The Sparrowhawk has started coming into the garden frequently these last few months. I have not been aware of it catching anything and there have been no telltale signs of feathers in the garden. There are still plenty of Tree Sparrows. The numbers are unusually high and they seem to be driving away the House Sparrows of which we had a lot. The Jackdaws fly in a few families at a time and their numbers can be quite high also but they do not linger for long. I have had few visits from a Great Spotted Woodpecker but it is not easy to photograph as it flies off at the slightest movement. We have started stockpiling our apples from the tree for the winter and already there are signs of winter visitors. Redwings have started to appear and were eating the apples and a male Blackcap came in and was eating the suet balls. There was also a Fieldfare in the play area next to our garden. At the end of the day, at dusk, Long-tailed Tits have been coming in small groups. Usually, I have just one or two Bramblings in the garden but on one occasion there were three. Every year about December a Pheasant appears in the garden and this year was no exception. It did not hang aroudn for long.
On our trips along the coast, we have seen lots of Bar-tailed Godwits, Redshanks and Ringed Plovers in the harbour at Port Gordon. Occasionally I have seen Gosanders in that area. The Seals are always basking on the beach near Port Gordon also. I was delighted to see my first King Eider at Burghead in October. Also on that same day I saw a Viking Gull. I thought it was a Glaucous Gull but a reliable source told me it was a Viking Gull. Waxwings arrived in this area about the beginning of November. I had not seen any in Forres and they did not seem to be in large numbers. However, there were about fifty seen in Cullen and as we sometimes started our birdwatching along the coast at Cullen we went through to see them. Fortunately, it was a bright sunny day while we were there. On a trip to Inverness we stopped at Alturlie to see what was on the water but there just the usual Teal and Wigeon.
There have not been so many geese in the fields around Moyness as in previous years. I think they were more in the hundreds than in the thousands which had been there before. On my way there one day I spotted a Jay on a tree. Although not he best of photographs it was the closest I have got to photographing one.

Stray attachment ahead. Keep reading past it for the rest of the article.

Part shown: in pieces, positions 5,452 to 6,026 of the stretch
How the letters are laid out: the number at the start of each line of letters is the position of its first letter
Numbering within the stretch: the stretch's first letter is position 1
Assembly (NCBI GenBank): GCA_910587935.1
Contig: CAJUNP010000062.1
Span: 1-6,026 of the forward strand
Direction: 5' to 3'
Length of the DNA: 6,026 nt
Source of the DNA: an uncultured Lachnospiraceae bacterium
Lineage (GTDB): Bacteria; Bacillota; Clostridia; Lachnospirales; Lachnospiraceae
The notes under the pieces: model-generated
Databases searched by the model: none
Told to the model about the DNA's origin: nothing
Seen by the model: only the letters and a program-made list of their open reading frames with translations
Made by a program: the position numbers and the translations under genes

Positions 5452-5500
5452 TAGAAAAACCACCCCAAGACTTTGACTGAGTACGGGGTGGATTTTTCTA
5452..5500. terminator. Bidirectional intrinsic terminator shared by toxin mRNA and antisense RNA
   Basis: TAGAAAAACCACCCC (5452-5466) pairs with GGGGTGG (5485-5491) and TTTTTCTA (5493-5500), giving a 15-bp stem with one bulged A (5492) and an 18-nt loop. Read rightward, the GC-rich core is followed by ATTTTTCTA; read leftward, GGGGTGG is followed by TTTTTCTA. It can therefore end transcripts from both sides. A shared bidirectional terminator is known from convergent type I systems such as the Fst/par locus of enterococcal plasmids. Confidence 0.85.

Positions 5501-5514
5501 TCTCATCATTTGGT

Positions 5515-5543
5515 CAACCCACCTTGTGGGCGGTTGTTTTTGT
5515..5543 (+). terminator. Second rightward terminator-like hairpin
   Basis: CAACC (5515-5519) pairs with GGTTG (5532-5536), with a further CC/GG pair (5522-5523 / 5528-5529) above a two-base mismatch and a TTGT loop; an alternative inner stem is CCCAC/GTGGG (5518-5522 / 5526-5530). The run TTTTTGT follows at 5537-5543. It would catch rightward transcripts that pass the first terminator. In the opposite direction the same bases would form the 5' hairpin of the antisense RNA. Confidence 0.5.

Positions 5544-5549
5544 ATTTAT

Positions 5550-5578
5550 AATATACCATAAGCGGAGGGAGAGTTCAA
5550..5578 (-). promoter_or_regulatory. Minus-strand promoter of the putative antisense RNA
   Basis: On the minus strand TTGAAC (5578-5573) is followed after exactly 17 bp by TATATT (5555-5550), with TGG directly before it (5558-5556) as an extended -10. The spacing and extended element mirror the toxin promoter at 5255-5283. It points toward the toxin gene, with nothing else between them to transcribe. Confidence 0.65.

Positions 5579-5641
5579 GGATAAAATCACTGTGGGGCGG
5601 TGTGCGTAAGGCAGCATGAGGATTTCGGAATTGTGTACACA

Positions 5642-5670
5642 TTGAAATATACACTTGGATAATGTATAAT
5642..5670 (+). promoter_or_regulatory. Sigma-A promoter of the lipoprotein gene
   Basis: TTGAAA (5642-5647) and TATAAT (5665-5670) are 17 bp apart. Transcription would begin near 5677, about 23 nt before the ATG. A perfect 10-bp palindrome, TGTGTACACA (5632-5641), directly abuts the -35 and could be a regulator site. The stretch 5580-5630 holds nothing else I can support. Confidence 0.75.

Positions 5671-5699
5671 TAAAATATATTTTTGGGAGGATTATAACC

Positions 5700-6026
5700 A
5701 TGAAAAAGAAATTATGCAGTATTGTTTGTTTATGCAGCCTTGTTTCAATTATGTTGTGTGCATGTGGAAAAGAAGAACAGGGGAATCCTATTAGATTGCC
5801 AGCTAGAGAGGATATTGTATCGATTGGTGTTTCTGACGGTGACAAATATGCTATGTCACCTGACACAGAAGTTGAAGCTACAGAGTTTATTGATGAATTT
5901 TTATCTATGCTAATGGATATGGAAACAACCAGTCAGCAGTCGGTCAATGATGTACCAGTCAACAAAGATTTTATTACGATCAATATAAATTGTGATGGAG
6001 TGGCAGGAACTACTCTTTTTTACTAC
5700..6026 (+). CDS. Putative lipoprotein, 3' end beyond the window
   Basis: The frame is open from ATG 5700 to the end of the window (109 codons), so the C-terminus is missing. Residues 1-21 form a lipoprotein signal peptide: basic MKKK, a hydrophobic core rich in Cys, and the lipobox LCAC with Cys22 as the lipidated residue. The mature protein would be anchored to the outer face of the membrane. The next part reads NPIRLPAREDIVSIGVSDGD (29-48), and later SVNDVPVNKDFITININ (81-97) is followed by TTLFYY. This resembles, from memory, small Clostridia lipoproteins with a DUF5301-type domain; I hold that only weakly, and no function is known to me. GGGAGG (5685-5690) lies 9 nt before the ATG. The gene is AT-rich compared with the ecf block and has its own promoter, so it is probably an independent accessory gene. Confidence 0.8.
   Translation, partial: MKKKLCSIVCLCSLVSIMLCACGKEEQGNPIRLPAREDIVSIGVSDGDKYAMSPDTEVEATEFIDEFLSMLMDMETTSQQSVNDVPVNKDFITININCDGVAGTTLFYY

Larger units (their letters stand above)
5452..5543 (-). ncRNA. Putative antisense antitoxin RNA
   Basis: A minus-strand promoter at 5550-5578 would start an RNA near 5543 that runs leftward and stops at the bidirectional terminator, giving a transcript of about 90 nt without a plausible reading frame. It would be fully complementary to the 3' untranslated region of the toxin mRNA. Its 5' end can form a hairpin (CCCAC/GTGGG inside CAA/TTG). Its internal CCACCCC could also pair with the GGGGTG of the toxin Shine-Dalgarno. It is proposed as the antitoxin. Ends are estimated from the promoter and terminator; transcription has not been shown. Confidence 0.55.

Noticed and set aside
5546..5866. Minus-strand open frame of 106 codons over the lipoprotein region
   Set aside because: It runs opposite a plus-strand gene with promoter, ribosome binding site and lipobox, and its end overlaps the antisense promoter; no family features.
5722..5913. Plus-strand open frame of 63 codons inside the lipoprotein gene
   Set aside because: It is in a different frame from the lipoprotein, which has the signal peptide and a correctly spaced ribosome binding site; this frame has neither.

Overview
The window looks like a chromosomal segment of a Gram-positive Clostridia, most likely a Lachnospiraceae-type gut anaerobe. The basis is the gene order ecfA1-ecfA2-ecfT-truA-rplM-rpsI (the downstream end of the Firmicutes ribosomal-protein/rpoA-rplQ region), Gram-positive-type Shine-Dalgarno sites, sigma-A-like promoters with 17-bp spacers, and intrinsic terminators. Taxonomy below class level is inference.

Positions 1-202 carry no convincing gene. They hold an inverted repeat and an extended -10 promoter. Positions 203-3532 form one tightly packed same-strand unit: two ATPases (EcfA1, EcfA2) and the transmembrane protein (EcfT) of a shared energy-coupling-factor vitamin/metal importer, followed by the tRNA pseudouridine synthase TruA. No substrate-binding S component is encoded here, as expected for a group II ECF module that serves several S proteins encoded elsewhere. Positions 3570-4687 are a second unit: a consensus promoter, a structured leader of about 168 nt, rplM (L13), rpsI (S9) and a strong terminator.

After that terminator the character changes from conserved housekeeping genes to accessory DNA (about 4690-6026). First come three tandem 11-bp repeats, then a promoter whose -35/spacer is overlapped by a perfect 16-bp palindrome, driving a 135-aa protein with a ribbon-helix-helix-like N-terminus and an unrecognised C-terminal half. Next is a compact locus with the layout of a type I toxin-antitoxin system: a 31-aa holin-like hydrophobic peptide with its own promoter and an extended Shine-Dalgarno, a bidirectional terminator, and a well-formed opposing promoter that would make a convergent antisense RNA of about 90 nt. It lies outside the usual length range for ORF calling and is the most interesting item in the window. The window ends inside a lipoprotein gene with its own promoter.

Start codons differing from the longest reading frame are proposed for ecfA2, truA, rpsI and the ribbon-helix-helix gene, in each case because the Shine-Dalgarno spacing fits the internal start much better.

The cold wintry weather at the end of February and the beginning of March certainly brought lots of birds into the garden. On the last day of February alone, I had twenty-six different species of birds in the garden . There were really high numbers of the usual birds but then four Fieldfares came in and started eating the apples on the ground. Unfortunately these were the last of our store of apples from the tree so Frank was sent off to buy some more. One of the Fieldfares did hang around most of the day. Then a male and female Yellowhammer came in, the first I had seen in the garden this year, but they are regular summer visitors. I got a fleeting glimpse of a male Blackcap but they are quite shy birds and I expect there was too much activity in the garden that day . However it did return on some of the following days. Then later a Redwing appeared to eat on the apple, followed later by a Song Thrush. The Redwings and Fieldfares will soon be leaving for other climates but it was lovely to see them close up as usually they are in large groups in the fields with Thrushes and they fly away quite quickly. Finally that day a Long-tailed Tit and a Pied Wagtail came in the the garden. Although Pied Wagtails are quite common in green open areas I do not recall ever having one in the garden before.
Since that day I have also had a Great Spotted Woodpecker come in for a short time and the Blackcap, the Redwing, the Song Thrush and the Pied Wagtail have made return visits although now that the snow has gone they have not returned. However, at the end of the week a Brambling appeared in amongst a large group of Chaffinches. It was always feeding on the ground. I would have liked to get a picture of it on the tree as it blended in too well with the ground. i got a glimpse of it the following day but it has not been seen since.